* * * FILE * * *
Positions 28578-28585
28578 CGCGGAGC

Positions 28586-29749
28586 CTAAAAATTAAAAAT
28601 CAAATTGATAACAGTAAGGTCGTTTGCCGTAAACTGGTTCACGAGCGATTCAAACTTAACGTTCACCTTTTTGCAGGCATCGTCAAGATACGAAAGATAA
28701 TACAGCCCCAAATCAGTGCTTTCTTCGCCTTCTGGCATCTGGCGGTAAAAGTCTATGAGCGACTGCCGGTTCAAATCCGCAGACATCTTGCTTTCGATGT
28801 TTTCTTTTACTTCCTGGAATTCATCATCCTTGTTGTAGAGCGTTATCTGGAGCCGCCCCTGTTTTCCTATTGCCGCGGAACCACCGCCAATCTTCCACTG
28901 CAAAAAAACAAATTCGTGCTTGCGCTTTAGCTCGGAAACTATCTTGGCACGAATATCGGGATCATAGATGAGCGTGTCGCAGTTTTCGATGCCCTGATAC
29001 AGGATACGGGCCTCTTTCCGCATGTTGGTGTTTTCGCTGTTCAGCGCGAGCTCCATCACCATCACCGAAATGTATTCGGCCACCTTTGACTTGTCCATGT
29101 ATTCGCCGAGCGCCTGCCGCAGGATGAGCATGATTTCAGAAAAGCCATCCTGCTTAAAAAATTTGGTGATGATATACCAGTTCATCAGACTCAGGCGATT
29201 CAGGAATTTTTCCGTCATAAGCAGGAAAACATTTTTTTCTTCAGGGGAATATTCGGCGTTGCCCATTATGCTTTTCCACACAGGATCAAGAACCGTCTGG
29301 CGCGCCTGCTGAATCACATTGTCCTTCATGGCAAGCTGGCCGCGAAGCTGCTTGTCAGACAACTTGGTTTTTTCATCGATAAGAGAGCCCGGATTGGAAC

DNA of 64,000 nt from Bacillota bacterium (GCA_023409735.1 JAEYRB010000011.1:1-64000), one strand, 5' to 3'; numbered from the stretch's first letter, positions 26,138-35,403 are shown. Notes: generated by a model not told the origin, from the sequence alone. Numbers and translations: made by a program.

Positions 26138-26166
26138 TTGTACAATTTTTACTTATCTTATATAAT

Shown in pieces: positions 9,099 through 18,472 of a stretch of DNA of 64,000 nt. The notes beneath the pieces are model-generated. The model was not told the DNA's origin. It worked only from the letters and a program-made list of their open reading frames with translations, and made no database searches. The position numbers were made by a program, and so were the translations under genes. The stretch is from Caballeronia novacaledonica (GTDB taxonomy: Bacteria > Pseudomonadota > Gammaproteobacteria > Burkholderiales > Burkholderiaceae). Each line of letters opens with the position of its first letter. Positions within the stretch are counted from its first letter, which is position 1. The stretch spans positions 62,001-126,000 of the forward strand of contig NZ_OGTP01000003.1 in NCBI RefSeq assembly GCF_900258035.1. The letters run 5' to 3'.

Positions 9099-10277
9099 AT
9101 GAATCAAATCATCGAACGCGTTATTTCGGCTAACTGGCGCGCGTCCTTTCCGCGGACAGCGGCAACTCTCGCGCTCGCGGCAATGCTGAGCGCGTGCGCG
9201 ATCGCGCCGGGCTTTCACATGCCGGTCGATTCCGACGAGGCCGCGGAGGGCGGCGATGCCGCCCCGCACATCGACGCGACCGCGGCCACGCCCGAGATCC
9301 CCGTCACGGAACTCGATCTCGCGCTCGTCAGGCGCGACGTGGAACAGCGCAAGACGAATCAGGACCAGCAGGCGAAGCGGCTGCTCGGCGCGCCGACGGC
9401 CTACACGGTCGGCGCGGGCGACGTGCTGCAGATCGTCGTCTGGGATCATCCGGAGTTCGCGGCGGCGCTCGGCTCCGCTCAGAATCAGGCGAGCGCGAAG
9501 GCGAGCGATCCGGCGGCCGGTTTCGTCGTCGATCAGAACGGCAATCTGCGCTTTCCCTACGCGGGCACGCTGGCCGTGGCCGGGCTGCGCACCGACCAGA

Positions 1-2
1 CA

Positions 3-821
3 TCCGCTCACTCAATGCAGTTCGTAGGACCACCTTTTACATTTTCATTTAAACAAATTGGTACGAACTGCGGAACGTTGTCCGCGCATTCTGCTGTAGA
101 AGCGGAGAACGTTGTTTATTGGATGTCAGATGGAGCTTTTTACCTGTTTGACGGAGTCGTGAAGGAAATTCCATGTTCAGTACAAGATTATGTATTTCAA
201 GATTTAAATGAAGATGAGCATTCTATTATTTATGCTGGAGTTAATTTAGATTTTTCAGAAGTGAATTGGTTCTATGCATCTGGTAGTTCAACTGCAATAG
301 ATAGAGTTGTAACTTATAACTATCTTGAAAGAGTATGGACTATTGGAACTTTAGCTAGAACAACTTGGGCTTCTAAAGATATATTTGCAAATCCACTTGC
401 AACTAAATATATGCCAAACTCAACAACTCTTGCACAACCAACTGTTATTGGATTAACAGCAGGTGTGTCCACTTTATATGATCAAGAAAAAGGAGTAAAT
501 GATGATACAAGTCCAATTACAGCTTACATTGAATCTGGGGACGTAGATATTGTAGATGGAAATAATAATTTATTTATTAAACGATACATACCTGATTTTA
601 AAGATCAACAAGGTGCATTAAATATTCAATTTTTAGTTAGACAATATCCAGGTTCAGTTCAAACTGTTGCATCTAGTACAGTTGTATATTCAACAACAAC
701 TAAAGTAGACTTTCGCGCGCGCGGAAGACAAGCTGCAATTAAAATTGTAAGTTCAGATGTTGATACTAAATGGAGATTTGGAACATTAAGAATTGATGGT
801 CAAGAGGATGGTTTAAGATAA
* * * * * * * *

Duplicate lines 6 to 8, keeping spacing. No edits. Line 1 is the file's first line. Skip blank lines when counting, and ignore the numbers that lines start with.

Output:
28701 TACAGCCCCAAATCAGTGCTTTCTTCGCCTTCTGGCATCTGGCGGTAAAAGTCTATGAGCGACTGCCGGTTCAAATCCGCAGACATCTTGCTTTCGATGT
28801 TTTCTTTTACTTCCTGGAATTCATCATCCTTGTTGTAGAGCGTTATCTGGAGCCGCCCCTGTTTTCCTATTGCCGCGGAACCACCGCCAATCTTCCACTG
28901 CAAAAAAACAAATTCGTGCTTGCGCTTTAGCTCGGAAACTATCTTGGCACGAATATCGGGATCATAGATGAGCGTGTCGCAGTTTTCGATGCCCTGATAC